Having a good credit score coming out of college can make your future a lot smoother. Most students forget that post-college life even exists, let alone that important life decisions, like buying a car and getting a home loan, are in their near future. Credit influences everything from your interest rate on loans to your insurance payments – and even the kind of job you can get. If you’d like to start your future off right, here are some ways to build your credit while you’re still attending college.
Open a Credit Card
The most effective way to grow your credit history is to open a credit card. When you do this, however, it’s important that you find the card that’s right for you and your purchasing behavior.
Student Credit Cards
Student cards can be very generous and forgiving on the amount of income you make, and they have low credit requirements for easy qualification. Do research on what you’re signing up for, though. Make sure you’re aware of annual fees, interest rate changes and billing policies. Here are a couple of student cards you should consider checking out.
- Citi Dividend Platinum Select Visa for College Students
- Earn 5% cash back on supermarket and drugstore purchases, gas and utilities
- Get a 0% introductory rate for the first seven months, then 12.99%–20.99% depending on your credit score.
- Discover Student More
- You can use a cosigner to qualify for this card (parent cosigners can help you get approved due to their established credit).
- If you’re a minor, this is a good option due to the Credit CARD act of 2009, which prevents those under the age of 21 from opening a credit card without a cosigner.
- Get 5% cash back on restaurants, travel and groceries (categories change quarterly).
- Get a 0% introductory rate for the first six months, then 12.99%–19.99% depending on your credit score.
I recommend opening a student credit card through your school’s credit union if your school offers this option. Typically, student credit union cards have low limits, which is good if you’re planning to use your card for small, infrequent purchases. Having a student credit union card also allows you to take advantage of student benefits such as free ATMs on campus, great mobile banking apps and fun, campus-sponsored events.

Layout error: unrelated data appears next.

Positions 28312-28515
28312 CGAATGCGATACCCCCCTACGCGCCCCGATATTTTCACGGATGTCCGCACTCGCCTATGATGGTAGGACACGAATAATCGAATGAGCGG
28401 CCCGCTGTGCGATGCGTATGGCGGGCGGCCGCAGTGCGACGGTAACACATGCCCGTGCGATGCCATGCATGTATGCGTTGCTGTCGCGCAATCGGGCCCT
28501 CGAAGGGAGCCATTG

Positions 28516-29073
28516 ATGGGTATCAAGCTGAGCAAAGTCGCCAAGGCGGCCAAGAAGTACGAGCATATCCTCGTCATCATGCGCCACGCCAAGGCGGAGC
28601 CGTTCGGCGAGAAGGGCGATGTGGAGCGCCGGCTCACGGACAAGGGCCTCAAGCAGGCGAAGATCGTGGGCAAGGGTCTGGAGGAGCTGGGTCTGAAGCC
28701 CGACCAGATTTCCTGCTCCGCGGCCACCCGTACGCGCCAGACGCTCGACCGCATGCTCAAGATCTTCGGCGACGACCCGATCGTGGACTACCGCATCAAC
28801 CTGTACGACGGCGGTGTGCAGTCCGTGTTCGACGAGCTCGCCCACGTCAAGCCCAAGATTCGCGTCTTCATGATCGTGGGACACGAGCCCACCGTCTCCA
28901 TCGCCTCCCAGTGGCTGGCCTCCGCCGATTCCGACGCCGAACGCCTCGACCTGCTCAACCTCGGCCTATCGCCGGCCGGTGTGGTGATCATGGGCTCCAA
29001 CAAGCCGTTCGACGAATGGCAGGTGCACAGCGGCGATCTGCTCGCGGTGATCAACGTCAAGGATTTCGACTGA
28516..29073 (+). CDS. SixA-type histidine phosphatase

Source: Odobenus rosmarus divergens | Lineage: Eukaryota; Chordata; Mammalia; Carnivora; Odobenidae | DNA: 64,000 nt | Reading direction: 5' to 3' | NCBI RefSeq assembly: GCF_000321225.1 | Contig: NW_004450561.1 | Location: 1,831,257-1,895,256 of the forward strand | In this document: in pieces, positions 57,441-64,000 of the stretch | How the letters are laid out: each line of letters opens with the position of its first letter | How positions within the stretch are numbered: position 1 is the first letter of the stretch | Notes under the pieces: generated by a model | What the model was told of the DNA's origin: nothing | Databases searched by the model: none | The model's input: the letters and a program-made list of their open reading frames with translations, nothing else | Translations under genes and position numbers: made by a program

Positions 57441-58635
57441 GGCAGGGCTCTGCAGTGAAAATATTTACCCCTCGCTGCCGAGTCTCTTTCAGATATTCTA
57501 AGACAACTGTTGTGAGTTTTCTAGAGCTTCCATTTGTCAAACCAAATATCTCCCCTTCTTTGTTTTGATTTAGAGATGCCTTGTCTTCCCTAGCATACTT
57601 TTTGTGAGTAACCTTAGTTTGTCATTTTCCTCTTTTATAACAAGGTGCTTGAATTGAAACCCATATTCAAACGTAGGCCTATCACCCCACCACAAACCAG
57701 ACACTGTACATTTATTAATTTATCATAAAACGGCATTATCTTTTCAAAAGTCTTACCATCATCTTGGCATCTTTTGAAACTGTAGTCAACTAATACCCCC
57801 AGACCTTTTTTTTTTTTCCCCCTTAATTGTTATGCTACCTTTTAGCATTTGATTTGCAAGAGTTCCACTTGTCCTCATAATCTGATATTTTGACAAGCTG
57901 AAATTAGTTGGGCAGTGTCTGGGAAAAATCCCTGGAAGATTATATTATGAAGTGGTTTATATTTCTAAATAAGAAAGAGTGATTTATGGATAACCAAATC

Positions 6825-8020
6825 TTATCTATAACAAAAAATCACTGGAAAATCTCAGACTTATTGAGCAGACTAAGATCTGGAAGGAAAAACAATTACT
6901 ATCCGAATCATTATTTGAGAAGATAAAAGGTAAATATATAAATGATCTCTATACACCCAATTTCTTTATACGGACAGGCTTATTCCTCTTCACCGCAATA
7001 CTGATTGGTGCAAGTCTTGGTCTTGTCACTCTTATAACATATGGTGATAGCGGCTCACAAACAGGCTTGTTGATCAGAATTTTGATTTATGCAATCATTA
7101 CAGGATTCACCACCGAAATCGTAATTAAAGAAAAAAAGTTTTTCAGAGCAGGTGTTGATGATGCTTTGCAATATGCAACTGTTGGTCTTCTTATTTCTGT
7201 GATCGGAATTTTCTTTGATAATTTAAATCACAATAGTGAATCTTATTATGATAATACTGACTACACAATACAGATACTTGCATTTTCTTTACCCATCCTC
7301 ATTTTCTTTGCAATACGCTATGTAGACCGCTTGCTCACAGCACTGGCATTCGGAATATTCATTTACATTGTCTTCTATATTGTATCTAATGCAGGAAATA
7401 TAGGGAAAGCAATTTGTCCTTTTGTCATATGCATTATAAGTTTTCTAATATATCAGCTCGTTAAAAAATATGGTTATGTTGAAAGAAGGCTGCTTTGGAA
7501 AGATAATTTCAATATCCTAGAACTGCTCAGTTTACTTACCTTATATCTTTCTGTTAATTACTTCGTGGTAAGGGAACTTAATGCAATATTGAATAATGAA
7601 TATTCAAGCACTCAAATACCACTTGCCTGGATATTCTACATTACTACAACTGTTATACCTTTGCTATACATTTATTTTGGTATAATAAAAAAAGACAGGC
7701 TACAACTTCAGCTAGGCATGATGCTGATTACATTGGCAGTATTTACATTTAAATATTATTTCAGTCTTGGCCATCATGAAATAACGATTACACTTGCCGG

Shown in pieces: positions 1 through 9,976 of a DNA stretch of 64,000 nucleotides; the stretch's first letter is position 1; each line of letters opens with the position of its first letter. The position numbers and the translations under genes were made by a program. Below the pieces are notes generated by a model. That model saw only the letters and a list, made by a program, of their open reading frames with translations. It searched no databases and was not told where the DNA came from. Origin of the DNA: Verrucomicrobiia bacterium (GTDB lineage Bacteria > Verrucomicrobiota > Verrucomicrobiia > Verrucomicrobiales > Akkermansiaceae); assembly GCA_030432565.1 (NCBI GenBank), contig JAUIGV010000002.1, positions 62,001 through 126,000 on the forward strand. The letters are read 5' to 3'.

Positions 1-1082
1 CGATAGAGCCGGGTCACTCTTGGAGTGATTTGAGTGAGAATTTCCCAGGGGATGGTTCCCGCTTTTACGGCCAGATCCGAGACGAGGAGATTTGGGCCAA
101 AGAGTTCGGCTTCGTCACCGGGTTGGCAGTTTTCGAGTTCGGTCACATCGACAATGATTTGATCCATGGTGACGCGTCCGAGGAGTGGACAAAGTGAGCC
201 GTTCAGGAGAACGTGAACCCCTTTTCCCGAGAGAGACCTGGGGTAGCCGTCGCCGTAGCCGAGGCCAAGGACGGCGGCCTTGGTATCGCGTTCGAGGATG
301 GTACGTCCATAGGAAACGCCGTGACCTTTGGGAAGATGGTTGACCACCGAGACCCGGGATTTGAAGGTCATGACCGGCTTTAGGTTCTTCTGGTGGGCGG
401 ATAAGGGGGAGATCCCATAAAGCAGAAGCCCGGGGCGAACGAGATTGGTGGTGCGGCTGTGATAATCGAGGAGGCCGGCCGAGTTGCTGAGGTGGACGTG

Retail Credit Cards
Retail cards are historically known for having higher interest rates, but if you choose the right store card and use it responsibly, it could be the right option for you. Opening a retail card at a store you frequent could lead to store perks. Having a card through a big chain store like Target, which carries everything from bathroom cleaner to purses and produce, will lead to more savings on essential, inevitable purchases.
Target REDcard holders receive 5% off every shopping trip purchase in stores and online. In addition, REDcard holders get free shipping every day. For those unexpected trips to the doctor during finals week, Target pharmacy rewards gives you an additional 5% off certificate for every five prescriptions filled. Use this in combination with your everyday 5% REDcard savings and save big.
Make Small, Occasional Purchases
When opening up a credit card, it can be easy to let the “unlimited possibilities” go straight to your head. Make sure to keep your feet on the ground and the purchases infrequent. On the other hand, be aware that credit card companies will cancel cards due to inactivity, so try to make just enough purchases per month to meet your credit requirement and only that. You should treat your credit card as if it’s a debit card so that you are never spending money that you don’t have and you’re able to pay off your bill at the end of each month. CreditCards.com suggests putting recurring charges on your card, such as Netflix or groceries, and only that. Personally, I like to write down all of my credit charges in a notebook right after I use my card so I’m always aware of how much I’ve spent.
Pay Bills on Time
When I first lived on my own at school and had a bill in my name, I was shocked to find out that my very overdue cable bill was affecting my credit score and my future. Even though you and your roommates are all responsible for the payment of a bill, if it’s in your name, it’s important to take responsibility for paying that bill on time; in the end, it only will affect you. Come up with a good system to make sure money is collected before you submit the payment if you’re uncomfortable fronting money for others. Venmo is a great mobile app for college roommates who split utility bills.
Don’t Leave Balances
At the end of every month, you technically only have to pay off the minimum on your credit card bill – but that doesn’t mean you should. As a student with not much of an income, leaving a balance on your credit card bill will lead to a never-ending high balance. Having a continually high balance will take a toll on your credit over time. That’s why it’s important to only spend what you can pay off. Be responsible and make sure you’re always aware of your expenses. Every month, pay your credit card bill on time and in full.
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Have other useful credit-building tips? Share them in the comments section below!